When the teammates, now coaches, administrators, national champions, mothers and so much more, entered the room, the energy shifted completely. The group of six or so journalists who had gathered held up microphones and carefully angled cameras, trying to capture what was most apparent from the moment the first of the teammates, Hall-of-Famers Jennifer Azzi and Carla McGhee, walked in: Though it had been nearly 26 years since the gold medal game, these women still have a bond the likes of which has yet to be replicated.

As they took turns cycling through media questions and photos, each player was quick to praise, or even run to grab, another teammate. It seemed as if not a single day had passed since the gold medal ceremony in Atlanta.

“The closeness of the team, they were incredibly unselfish,” VanDerveer said after the screening. “There was just tremendous joy to watch them play and how hard they play.”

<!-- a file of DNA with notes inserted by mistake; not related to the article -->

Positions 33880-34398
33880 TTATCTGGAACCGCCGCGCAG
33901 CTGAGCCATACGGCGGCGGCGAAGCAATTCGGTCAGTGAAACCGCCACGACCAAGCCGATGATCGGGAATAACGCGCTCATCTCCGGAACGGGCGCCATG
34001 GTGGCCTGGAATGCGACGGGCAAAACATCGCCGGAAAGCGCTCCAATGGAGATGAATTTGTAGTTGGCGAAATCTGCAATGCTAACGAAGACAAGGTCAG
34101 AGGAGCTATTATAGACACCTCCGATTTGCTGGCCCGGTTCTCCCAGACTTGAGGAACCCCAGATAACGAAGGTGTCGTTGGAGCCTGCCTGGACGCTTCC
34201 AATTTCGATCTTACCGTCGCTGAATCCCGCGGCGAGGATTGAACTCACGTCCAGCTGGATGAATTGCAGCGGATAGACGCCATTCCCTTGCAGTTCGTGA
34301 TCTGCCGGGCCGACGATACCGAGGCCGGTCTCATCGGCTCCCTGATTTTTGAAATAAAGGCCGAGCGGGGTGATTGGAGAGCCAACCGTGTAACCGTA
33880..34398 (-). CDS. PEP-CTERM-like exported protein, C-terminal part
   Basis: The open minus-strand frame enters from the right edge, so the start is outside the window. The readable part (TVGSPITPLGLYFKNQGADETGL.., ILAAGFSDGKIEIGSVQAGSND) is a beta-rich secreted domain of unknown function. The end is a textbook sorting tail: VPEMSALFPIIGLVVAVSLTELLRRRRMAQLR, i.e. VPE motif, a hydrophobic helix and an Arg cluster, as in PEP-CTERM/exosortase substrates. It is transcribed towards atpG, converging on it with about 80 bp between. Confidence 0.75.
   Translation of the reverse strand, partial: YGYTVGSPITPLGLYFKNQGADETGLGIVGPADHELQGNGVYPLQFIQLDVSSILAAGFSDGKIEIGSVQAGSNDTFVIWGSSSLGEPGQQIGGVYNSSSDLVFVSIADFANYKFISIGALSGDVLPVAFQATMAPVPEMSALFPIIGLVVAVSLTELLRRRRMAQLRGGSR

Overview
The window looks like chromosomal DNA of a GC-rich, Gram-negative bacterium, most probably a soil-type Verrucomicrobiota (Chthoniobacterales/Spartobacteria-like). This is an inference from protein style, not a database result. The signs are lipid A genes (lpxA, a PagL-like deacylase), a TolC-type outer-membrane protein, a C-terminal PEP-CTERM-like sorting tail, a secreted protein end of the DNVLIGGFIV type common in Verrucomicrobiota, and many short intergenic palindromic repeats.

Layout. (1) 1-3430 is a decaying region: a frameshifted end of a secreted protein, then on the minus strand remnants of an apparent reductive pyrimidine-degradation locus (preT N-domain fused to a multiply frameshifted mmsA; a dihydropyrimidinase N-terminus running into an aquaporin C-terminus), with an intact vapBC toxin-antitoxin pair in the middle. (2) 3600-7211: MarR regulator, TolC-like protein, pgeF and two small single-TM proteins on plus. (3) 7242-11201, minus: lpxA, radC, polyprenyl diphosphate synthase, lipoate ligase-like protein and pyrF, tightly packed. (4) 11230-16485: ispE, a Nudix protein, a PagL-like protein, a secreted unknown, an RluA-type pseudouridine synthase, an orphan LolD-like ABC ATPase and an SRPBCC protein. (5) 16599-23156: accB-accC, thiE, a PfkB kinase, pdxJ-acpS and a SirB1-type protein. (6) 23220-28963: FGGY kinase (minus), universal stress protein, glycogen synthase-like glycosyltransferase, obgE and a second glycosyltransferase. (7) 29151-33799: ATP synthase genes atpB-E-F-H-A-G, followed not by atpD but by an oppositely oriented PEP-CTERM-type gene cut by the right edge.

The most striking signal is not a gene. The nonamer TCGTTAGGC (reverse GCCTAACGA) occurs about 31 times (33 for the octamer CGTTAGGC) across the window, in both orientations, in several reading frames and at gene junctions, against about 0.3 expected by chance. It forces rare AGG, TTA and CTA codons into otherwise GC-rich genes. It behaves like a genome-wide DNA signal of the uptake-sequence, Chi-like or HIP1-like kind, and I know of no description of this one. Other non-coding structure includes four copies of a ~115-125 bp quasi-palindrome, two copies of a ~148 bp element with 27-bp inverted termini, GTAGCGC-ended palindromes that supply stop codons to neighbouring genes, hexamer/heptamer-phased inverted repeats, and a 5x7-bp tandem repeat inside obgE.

The red carpet and media area as players, USA basketball staff and guests began to come through. Not pictured: the red carpet, but it was definitely there. (Photo credit: Isabel Rodrigues/The Next)

As players floated between answering questions for TikToks to doing stand-up interviews with journalists who’ve covered practically their entire careers, the modern evolution of women’s basketball came into view. With families alongside them and whole careers outside of basketball, the ’96 team represented everything that is now possible for young people in the sport. “Dream On,” it seemed, was as much an opportunity to show the history of the sport as it was a chance to show how far it has come.

For Louisiana Tech Hall-of-Famer and ’96 EuroLeague champion Venus Lacy, who now coaches high school girls’ basketball, the premiere also carried personal weight. Lacy has endured the lasting effects of a 1997 car accident and long fought to support herself and her family while continuing to support the future of the sport.

“We had so many females even before me that paved the way for us, for me,” Lacy told The Next. “For me to be able to give back just like they gave me, I’m going to advocate because I missed that. I came back and I’m loving the game all over again.”